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Can a Christian drink wine?

The custom of Jews in Jesus day was to drink wine (though it was not as strong as we may have today) we see in Jn.2 Jesus filled the containers with the best wine at the wedding celebration.  Jesus did not condemn drinking the wine in his culture and used it numerous times for illustration in his teachings. Luke 5:38-39 “But new wine must be put into new wineskins, and both are preserved.  And no one, having drunk old wine, immediately desires new; for he says, 'The old is better.”

We are allowed to drink as long as it does not stumble others (Rom.14:21). What we are not to do is make it a habit or get drunk.

1 Pet 2:16 “as free, yet not using liberty as a cloak for vice, but as bondservants of God.” (we are set free to serve the Lord and do His will). Gal 5:13 “For you, brethren, have been called to liberty; only do not use liberty as an opportunity for the flesh, but through love serve one another.”

 There was a contrast with John the baptizer and Jesus during his time of ministry, Luke 1:15 "For he will be great in the sight of the Lord, and shall drink neither wine nor strong drink. He will also be filled with the Holy Spirit, even from his mother's womb." As for Jesus  Luke 7:33-34 "For John the Baptist came neither eating bread nor drinking wine, and you say, 'He has a demon.'   "The Son of Man has come eating and drinking, and you say, 'Look, a glutton and a winebibber, a friend of tax collectors and sinners!'

We see that Jesus, as customary for all the Jews of his day, drank wine when he sat down to eat a meal with others.

What about leadership in the church? there are numerous qualifications, one of them is to not drink wine. 1 Tim. 3:2-3  "A bishop then must be blameless, the husband of one wife, temperate, sober-minded, of good behavior, hospitable, able to teach; not given to wine, not violent, not greedy for money, but gentle, not quarrelsome, not covetous."  It is the same for the older women (Titus 2:3) who teach the younger women in the church. They are held to a higher standard and are to be sober, always ready to minister if something were to come up. To have any drink was prohibited to Jews that would engage in the service of God (Lev. 10:9) in the old Testament and this carries over in the New Testament.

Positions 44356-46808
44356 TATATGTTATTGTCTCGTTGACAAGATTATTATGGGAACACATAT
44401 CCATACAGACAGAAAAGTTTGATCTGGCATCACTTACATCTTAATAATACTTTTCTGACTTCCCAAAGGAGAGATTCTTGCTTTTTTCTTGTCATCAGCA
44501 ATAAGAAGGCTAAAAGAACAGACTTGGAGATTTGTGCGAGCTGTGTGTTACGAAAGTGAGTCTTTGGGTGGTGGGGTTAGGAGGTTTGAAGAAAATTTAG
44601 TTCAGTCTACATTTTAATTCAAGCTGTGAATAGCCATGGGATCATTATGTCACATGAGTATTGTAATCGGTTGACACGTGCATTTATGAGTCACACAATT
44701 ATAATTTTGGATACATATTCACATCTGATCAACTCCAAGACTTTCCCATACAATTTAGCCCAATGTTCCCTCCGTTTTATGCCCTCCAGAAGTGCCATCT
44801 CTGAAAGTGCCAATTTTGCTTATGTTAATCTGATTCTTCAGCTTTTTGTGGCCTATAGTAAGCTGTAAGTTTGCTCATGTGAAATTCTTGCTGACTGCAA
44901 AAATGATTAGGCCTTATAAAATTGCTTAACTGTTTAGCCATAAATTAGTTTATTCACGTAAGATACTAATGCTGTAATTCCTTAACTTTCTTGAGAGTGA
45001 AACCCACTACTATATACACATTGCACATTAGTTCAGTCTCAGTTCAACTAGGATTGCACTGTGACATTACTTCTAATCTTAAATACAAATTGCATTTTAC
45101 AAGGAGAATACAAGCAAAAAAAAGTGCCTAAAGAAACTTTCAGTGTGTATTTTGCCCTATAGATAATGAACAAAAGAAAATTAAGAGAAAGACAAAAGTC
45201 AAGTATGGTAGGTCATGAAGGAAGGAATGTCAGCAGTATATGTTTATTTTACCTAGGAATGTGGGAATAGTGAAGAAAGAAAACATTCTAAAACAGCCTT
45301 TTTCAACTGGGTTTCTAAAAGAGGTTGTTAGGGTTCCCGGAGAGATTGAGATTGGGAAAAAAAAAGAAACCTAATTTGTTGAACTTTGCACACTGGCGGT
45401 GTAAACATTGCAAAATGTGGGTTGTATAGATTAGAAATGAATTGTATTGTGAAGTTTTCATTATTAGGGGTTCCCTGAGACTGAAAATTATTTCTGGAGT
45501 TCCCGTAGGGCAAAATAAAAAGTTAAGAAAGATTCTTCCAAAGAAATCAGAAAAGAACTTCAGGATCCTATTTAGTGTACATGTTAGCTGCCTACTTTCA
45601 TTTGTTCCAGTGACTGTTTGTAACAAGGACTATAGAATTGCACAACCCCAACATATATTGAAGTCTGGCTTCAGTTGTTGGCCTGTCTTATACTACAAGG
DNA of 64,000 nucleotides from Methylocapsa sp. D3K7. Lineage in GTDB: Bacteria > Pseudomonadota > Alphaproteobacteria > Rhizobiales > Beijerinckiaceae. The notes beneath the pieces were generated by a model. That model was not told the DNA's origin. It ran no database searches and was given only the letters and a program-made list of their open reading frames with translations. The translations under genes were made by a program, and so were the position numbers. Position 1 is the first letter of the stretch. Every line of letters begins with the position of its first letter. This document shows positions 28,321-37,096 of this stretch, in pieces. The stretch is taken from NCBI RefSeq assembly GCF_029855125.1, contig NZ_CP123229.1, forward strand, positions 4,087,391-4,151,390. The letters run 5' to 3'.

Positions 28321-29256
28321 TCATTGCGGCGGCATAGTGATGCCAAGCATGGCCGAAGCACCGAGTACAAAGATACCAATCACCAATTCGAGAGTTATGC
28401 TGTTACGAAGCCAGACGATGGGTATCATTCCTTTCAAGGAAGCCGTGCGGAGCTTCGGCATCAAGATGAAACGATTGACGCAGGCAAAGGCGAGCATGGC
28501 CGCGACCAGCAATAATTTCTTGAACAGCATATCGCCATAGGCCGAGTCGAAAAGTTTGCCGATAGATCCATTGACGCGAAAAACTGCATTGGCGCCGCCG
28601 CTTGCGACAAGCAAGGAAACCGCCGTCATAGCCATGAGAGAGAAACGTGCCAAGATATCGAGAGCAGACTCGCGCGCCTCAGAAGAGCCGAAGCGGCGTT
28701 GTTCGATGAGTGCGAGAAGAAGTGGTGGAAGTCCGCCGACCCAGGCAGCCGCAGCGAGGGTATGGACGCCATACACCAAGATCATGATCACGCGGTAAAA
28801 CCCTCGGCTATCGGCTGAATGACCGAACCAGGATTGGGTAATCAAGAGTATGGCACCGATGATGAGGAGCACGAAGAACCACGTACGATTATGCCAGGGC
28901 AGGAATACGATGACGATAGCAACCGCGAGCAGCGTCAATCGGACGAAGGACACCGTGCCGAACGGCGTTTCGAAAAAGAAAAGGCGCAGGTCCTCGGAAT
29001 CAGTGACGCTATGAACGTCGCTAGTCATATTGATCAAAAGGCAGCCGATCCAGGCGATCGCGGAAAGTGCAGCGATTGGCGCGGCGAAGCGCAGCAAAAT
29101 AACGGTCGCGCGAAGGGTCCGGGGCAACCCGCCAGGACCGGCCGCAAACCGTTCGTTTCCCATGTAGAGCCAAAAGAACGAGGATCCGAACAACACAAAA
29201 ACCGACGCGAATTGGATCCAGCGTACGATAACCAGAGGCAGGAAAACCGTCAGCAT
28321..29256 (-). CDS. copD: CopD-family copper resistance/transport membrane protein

The further one gets away from leadership the more permissible it becomes. 1 Tim. 3:8 "Likewise deacons must be reverent, not double-tongued, not given to much wine,” much- Gr. pollus- meaning not to large or common practice, total abstinence is not required as it is for an elder. That attitude leads to over-indulgence (from Robertson's Word Pictures in the New Testament)

1 Corinthians 11:21-22 When they came together to eat the Lord's Supper. V.21 For in eating, each one takes his own supper ahead of others; and one is hungry and another is drunk. What! Do you not have houses to eat and drink in? Or do you despise the church of God and shame those who have nothing? Clearly Paul was saying they could have a drink at home (not condoning being drunk), they were not to make the communion a party but keep it sanctified, different than other times they met to fellowship.

In reference to eating food as an example Paul makes it clear “But beware lest somehow this liberty of yours become a stumbling block to those who are weak”(1 Cor. 8:9) Yet Paul says in Col. 2:16 “So let no one judge you in food or in drink”   Paul even recommended to Timothy when he was sick "No longer drink only water, but use a little wine for your stomach's sake and your frequent infirmities" (1 Tim. 5:23).

We have a principle to live by even though we have freedom in Christ.

1 Cor. 6:12 “All things are lawful for me, but all things are not helpful. All things are lawful for me, but I will not be brought under the power of any.” He then repeats himself 10:23-24: “All things are lawful for me, but not all things are helpful; all things are lawful for me, but not all things edify. Let no one seek his own, but each one the other's well-being.”  This is the principle laid out for us in grace; will we make others stumble by our freedom?  Is what we are doing a wing or a weight in our walk?  Apart from doing those things that are clearly forbidden, are we practicing something that is not helpful and can eventually harm us or others.

Paul also used this in a spiritual sense to illustrate how we are not to be like the world. 1 Thessalonians 5:6-8 "Therefore let us not sleep, as others do, but let us watch and be sober.  For those who sleep, sleep at night, and those who get drunk are drunk at night. But let us who are of the day be sober."

There is no command I know of forbidding a drink with meals for those not in leadership. However we need to keep in mind those around us and not abuse our freedom that would affect our testimony to others.

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